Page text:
Wednesday, July 21, 2010


...Gladwell.  I am a big fan of Malcom Gladwell.  I have his three books and have enjoyed all of them.  His first book was “The Tipping Point:  How little things can make a big difference.”  His second book was “Blink: The power of thinking without thinking.”  His most recent book is “Outliers: The story of success:   I would highly recommend buying all three and putting them in your permanent library as you will continue to refer to them for the rest of your life.  I teach Sociology, Psychology and Ethics as well as eight other topics and these books reference all three areas of study.

In our current terrible economy I know a lot of people who are unemployed, underemployed or unhappy in their job.  Gladwell in, The Tipping Point, has a short piece on finding a job from Mark Granovetter in his book, “Getting a Job.”  I reread it yesterday and found it even more profound than I did when it first came across my desk in 2005.

Here is an excerpt from “The Tipping Point by Malcom Gladwell.

“There is a very good example of the way connectors function in the work of the sociologist Mark Granovetter.  In his classic 1974 study “Getting a Job” Granovetter looked at several hundred professional and technical workers from the Boston suburb of Newton, interviewing them in some detail on their employment history.  He found that 56 percent of those he talked to found their job through a personal connection.  Another 18.8 percent used formal means-advertisements, headhunters-and roughly 20 percent applied directly.”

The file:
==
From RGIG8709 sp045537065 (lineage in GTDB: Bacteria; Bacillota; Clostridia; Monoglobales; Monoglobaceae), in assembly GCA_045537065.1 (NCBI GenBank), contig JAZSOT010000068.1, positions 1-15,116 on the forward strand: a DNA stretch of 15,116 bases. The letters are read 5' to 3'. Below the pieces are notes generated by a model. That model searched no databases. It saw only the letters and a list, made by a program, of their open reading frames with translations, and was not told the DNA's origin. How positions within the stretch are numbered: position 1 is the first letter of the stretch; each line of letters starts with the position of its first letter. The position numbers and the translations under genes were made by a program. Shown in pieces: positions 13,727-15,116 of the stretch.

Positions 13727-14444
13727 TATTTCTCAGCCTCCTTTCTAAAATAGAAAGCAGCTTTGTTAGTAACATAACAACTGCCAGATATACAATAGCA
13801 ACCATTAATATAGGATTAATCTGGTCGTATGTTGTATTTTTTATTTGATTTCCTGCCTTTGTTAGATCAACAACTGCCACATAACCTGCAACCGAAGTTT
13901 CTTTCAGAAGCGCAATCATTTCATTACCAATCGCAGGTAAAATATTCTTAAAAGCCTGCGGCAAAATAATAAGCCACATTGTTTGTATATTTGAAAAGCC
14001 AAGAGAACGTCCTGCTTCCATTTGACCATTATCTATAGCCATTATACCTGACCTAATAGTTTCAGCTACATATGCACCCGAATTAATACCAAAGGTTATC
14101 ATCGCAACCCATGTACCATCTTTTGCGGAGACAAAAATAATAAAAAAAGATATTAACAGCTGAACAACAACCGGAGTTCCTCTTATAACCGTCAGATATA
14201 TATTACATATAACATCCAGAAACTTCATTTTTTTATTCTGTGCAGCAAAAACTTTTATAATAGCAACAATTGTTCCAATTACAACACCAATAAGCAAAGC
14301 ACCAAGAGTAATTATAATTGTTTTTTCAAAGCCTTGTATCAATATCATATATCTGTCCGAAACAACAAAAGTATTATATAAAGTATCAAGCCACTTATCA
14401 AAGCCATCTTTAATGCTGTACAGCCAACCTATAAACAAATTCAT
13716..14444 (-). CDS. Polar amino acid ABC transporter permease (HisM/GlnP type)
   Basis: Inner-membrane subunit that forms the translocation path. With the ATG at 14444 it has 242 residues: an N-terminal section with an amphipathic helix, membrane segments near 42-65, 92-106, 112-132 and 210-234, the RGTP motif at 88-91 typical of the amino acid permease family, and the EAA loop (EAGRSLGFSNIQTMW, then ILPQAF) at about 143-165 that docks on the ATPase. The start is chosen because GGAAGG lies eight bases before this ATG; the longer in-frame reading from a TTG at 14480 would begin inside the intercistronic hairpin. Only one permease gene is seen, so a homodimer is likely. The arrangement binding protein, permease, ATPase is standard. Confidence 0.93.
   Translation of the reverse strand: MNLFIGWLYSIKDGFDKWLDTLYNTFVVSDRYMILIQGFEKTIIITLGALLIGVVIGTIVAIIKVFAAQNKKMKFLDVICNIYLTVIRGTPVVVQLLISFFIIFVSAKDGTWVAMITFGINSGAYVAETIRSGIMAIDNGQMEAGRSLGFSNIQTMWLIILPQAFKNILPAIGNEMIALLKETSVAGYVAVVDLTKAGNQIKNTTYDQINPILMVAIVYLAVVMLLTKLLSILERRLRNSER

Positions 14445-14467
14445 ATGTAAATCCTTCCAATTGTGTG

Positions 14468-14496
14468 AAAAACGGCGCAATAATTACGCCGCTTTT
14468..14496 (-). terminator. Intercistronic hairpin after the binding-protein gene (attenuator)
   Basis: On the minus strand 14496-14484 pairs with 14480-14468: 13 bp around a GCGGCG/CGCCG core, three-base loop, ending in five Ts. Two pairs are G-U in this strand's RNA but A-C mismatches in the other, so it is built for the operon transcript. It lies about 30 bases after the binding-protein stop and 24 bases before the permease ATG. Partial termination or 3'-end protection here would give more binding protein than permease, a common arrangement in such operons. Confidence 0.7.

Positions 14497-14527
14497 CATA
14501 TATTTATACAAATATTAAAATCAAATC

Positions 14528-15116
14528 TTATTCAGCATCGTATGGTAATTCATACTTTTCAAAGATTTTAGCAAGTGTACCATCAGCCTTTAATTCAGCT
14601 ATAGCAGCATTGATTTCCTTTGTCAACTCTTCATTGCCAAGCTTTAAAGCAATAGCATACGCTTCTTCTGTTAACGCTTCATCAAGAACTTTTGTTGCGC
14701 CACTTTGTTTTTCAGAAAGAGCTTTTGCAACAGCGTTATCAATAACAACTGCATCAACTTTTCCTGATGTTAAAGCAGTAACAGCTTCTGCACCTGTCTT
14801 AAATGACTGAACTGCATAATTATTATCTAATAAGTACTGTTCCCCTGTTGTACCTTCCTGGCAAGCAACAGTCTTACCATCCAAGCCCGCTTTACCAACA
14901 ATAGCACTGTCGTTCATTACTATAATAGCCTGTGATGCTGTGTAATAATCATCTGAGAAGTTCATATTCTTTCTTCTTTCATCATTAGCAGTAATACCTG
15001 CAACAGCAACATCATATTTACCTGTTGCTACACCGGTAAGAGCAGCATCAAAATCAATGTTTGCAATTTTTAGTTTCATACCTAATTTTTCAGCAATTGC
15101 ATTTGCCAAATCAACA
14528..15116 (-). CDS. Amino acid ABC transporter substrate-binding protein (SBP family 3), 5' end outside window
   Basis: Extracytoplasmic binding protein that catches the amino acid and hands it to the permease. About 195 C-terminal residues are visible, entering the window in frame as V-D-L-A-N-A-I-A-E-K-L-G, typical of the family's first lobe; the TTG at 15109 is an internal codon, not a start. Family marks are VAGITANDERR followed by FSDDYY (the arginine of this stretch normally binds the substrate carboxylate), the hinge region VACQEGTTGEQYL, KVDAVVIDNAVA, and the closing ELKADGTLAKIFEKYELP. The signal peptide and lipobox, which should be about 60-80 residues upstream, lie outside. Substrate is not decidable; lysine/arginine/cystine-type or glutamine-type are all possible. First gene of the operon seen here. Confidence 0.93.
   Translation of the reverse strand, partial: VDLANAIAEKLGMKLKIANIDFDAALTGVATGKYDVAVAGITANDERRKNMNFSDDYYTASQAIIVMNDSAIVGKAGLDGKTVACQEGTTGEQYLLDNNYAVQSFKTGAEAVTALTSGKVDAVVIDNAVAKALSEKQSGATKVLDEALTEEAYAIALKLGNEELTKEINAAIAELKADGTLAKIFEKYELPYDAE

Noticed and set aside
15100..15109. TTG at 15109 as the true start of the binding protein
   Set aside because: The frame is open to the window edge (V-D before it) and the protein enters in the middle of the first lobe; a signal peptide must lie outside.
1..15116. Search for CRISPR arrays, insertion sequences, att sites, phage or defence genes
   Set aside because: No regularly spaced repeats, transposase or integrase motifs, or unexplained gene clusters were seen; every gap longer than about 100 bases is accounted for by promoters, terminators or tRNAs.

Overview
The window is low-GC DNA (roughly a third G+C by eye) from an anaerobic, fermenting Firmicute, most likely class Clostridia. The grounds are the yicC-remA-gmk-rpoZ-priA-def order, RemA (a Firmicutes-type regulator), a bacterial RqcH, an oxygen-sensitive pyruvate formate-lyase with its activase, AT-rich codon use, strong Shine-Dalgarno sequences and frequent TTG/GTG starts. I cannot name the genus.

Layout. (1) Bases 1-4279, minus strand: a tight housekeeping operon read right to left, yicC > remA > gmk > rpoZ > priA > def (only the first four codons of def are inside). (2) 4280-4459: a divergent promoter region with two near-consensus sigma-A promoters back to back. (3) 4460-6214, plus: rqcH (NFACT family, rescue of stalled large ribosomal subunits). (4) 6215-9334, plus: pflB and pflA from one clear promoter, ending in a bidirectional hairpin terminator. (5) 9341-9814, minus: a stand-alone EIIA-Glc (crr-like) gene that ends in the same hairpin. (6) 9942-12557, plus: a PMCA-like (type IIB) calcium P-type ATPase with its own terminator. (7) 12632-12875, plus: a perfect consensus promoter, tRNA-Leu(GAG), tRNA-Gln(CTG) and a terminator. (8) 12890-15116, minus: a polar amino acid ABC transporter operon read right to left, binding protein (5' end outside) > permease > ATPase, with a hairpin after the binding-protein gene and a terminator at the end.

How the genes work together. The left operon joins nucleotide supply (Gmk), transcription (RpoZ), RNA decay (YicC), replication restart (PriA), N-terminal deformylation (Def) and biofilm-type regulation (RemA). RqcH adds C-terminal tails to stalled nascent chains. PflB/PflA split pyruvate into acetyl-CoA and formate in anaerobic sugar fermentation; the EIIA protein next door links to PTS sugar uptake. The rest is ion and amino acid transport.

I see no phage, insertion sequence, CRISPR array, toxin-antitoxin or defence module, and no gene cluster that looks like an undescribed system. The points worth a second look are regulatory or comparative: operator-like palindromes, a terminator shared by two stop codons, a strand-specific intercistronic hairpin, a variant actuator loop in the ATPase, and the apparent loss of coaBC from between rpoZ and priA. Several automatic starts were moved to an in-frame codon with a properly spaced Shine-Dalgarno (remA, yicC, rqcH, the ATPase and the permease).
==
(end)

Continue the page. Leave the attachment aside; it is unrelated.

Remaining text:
“This much is not surprising; the best way to get in the door is through a personal contact.  But curiously, Granovetter found that of those personal connections, the majority were “weak ties.” Of those who used a contact to find a job, only 16.7 percent saw that contact “often” –as they would if the contact were a good friend-and 55.6 percent saw their contact only “occasionally.”  Twenty-eight percent saw the contact “rarely.”  People were not getting their jobs through their friends. They were getting them through their acquaintances.”

“Your acquaintances’ by definition occupy a very different world than you.  They are more likely to know something that you don’t.  Acquaintances represent a source of social power, and the more acquaintances you have the more powerful you are.  It is a matter of numbers.  When you are looking for a job, the more the merrier.  The greater opportunity you have to sell yourself.” (Paraphrased)

I would recommend buying Mark Granovetter’s book also.  It sounds like his advice is excellent.

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